Secret, Metro Vancouver waterfront paradise only a 10-minute boat ride from Deep Cove

For pretty much my entire life, I’ve made countless treks to a remote family cabin, beyond the end of the road, in pretty much the middle of nowhere.

Door to door, the epic trek takes roughly seven hours, and that’s when the travel gods are smiling. The journey is fraught with major potential delays, including two B.C. ferries, three hours of gut-wrenching turns on the Sunshine Coast Highway, and a final motorboat crossing into the great beyond.

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I’ve always believed that was the kind of effort you simply had to endure to reach true, boat-access-only mainland coastal paradise.

On the B.C. Day long weekend, I was shocked to discover a similar scenario exists mere minutes away from my home in East Vancouver.

Our friends Cher and Romain recently purchased their own slice of heaven in a place called Brighton Beach. Ever heard of it? Until recently, neither had I. Brighton Beach is not to be confused with New Brighton Beach, the East Van park and public swimming pool just west of the Iron Workers Memorial Bridge.

Brighton Beach is close by, but altogether different. To get to this hidden, boat-access only-enclave, you’ll need to cross the Iron Workers Memorial Bridge and drive into Deep Cove. That’s where we met Cher and Romain at the marina.

Parking is a major challenge in the now-completely overrun Deep Cove (something about Kate Winslet’s social media enthusiasm for Honey’s Doughnuts?), but luckily my sister lives in the Cove so we had a reserved parking spot.

We tossed our day bags onto Cher and Romain’s boat for the trip up Indian Arm on a brilliant summer day.

Along the way, Romain pointed out spectacular waterfront homes in all manner of designs, some of which included elevators, escalators and helicopter pads. Romain also slowed down to show us the home that was featured in the opening credits of the near-classic Canadian show Danger Bay.

As a kid growing up just outside of Paris, Romain watched Danger Bay on late night Parisian TV. That show, that house and “that cute girl driving the jeep” served as Romain’s first glimpse of West Coast Canada. You can imagine his excitement when, many years later, he ended up living in Vancouver, and now motors his own boat past the “Danger Bay house” on a regular basis.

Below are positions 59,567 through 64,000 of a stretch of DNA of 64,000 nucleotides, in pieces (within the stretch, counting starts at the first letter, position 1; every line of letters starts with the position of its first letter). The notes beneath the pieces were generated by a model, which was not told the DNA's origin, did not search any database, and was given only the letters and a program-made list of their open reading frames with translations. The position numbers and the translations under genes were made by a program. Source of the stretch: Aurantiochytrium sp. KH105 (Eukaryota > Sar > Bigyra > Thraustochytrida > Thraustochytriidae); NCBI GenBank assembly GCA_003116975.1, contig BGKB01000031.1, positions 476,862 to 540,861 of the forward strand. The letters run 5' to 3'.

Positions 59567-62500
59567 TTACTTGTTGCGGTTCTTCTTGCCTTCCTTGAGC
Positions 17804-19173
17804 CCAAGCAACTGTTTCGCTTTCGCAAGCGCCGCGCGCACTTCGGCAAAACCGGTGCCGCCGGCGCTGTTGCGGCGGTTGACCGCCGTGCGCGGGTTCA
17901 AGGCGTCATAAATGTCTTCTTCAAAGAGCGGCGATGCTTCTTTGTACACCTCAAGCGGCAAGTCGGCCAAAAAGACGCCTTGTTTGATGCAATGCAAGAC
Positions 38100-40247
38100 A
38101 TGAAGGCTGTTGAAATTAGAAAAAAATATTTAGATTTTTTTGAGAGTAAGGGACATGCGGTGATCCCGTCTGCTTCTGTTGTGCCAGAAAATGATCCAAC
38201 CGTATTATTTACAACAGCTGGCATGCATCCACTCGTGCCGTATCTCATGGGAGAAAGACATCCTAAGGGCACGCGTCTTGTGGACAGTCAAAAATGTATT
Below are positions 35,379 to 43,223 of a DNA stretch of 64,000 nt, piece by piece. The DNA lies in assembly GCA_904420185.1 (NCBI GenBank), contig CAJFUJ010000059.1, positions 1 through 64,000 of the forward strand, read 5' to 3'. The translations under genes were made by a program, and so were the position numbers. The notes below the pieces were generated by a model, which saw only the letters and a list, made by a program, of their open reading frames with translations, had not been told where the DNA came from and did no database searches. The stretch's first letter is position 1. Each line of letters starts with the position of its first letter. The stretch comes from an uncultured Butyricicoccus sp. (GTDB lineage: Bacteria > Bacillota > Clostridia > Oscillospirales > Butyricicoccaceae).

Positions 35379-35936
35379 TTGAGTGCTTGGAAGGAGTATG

Within 10 minutes of leaving the Deep Cove dock, we arrived at Brighton Beach. The 22-lot development is just beyond the end of the road on the west side of Indian Arm. The beach rings a beautiful, broad bay buffered by granite cliffs and towering cedar, fir and hemlock trees. A grassy meadow runs down to the beach, with pell-mell cabins built up on either side of a babbling creek. Down on the oceanfront, a large wooden wharf stands sentinel over the cabin-owners’ boats.

I was stunned: we had arrived at a boat-access-only paradise that was a mere 40 minutes door-to-door from East Vancouver.

The dock, like so many others I’ve frequented, served as a community-gathering place of sorts. I met a few other friendly owners, some of whom had been there for 20 years or more, one a dozen years, some just a couple.

Apparently, the Brighton Beach development began in the late 1940s with a group of Second World War veterans. (Of the 22 lots, there remains just one family tie to the original veterans.)

Since then, properties have changed hands many times, and many folks have taken long runs living at Brighton Beach full time.

One large, beautiful two-bedroom home with a drop-dead ocean and mountain view is currently listed at $650,000, meaning it’s just about the cheapest detached waterfront home this side of… Halifax? You just need a boat. And a pretty good line of credit: no mortgages are allowed at Brighton Beach. It’s a corporation that sells shares in the property.

When I asked one resident about the challenges of winter weather, he cracked a beer, took a long swig, belched, and replied, “There’s no such thing as bad weather, just inappropriate clothing.” Right, then!

We enjoyed a wonderful afternoon at Brighton Beach, hiking through the picturesque rainforest valley, swimming in the unbelievably warm salt water and knocking back a few cold ones with the locals under the umbrellas on the communal dock.

By 6 p.m., we were back in Cher and Romain’s boat heading for home. Just before we shoved off, I complimented the locals on their oh-so-close-yet-oh-so-secret waterfront paradise (which, it should be noted, is entirely private property, right down to the dock).

As we motored away, one of them yelled back, “We love it, but just don’t tell anyone about it, eh?”


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